You know, what will they think? You know, I, I’ve gone past worrying about what people think about my referrals. I [00:27:00] sort of, if I think I need to refer somebody, I refer them. But, you know, all that sort of thing. It’s not such a big thing just to say, do this FIT test.

Dr Rebecca Leon

Absolutely. It’s, it’s, it’s a good and easy test. And that’s when investigations are, I suppose, are at their best because, they’re easy to, to be organised, they’re easy to be done by the patient and now that they just need one sample rather than three like the FOB. So compliance is better. And I understand, the reason why they want a FIT test alongside a potential two-week wait is because then they can triage, which ones need to be done sooner, is that correct as well?

Dr Sarah Taylor

Yeah. Yeah, yeah.

Dr Rebecca Leon

Yeah. So, the, the higher the, the FIT test results. Just wanted to just mention just one other thing was about family history and, and something that we are both, wanting to improve in our consultation skills. There is a genetic link with certain kind of genetic syndromes. Lynch is the one, that is the one that I think about.

Dr Sarah Taylor

Yeah. Familial Adenomatous Polyposis is the [00:28:00] one that we all remember.

Dr Rebecca Leon

Yeah, HNPCC, yeah.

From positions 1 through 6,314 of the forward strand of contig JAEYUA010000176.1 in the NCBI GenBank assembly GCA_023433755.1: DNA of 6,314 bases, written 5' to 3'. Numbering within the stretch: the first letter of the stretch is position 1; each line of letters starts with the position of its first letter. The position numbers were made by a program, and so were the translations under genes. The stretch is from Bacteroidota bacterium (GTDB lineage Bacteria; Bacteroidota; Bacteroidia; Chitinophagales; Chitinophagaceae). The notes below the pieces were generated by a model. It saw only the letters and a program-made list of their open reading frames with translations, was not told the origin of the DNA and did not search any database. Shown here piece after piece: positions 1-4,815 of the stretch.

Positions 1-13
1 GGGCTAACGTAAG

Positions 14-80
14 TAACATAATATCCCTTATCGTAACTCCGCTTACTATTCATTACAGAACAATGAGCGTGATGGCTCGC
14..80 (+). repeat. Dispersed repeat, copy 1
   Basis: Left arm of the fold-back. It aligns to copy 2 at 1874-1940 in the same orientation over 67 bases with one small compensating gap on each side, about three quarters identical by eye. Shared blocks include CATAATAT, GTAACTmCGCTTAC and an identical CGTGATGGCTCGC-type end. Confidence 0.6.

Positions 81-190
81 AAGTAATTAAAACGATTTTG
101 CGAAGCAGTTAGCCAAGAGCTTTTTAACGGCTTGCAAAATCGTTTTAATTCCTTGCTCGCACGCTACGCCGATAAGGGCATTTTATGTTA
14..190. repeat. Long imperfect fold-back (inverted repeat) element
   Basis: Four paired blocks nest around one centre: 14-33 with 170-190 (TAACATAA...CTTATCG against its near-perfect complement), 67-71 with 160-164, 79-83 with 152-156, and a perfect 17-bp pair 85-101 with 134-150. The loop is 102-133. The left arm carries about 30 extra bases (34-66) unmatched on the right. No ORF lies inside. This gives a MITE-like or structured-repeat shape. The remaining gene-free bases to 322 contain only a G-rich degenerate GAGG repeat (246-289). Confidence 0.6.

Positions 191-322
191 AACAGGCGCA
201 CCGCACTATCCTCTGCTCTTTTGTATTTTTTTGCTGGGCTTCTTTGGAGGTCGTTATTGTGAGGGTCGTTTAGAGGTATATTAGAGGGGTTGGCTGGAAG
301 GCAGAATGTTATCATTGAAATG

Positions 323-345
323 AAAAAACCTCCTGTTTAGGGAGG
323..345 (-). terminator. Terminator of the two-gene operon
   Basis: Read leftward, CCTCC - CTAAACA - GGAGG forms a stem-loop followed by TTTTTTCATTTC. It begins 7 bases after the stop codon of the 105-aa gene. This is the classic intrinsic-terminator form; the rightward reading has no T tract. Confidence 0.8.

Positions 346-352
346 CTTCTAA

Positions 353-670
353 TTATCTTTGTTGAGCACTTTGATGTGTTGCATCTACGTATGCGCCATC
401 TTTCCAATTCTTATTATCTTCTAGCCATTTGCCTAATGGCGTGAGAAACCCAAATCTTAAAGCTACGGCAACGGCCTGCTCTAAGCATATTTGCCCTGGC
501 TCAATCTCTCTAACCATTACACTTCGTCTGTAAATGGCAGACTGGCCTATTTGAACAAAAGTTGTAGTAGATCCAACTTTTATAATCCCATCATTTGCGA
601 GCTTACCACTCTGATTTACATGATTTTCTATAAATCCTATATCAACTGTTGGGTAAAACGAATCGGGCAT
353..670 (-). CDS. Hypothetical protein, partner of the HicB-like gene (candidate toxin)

Dr Sarah Taylor

Yeah. From medical school, remember.

Dr Rebecca Leon

Yeah.

Dr Sarah Taylor

But I don’t ever remember hearing about Lynch at medical school. I don’t know, that they probably didn’t, haven’t found it when I was at medical school.

Dr Rebecca Leon

No. So Lynch is, there’s a connection. And again, Ellen, there’s a connection I think with it’s endometrial cancer.

Dr Ellen Macpherson

Got it. Here. Yeah. It is Lynch syndrome increases the risk of developing colon cancer, endometrial cancer, ovarian cancer, as well as brain tumours. And is something to consider any, in anyone presenting under the age of 50, or with family history of multiple cancers at young age.

Dr Sarah Taylor

I think it just highlights, doesn’t it, the importance of asking, because I think that, if we’ve got patients who were diagnosed, who had family members who were diagnosed with bowel cancer 20, 30 years ago, the samples won’t have been tested for Lynch. They probably don’t know about it. They won’t know that there’s a possibility of Lynch or any other, any other syndromes or genetic [00:29:00] problems within the family.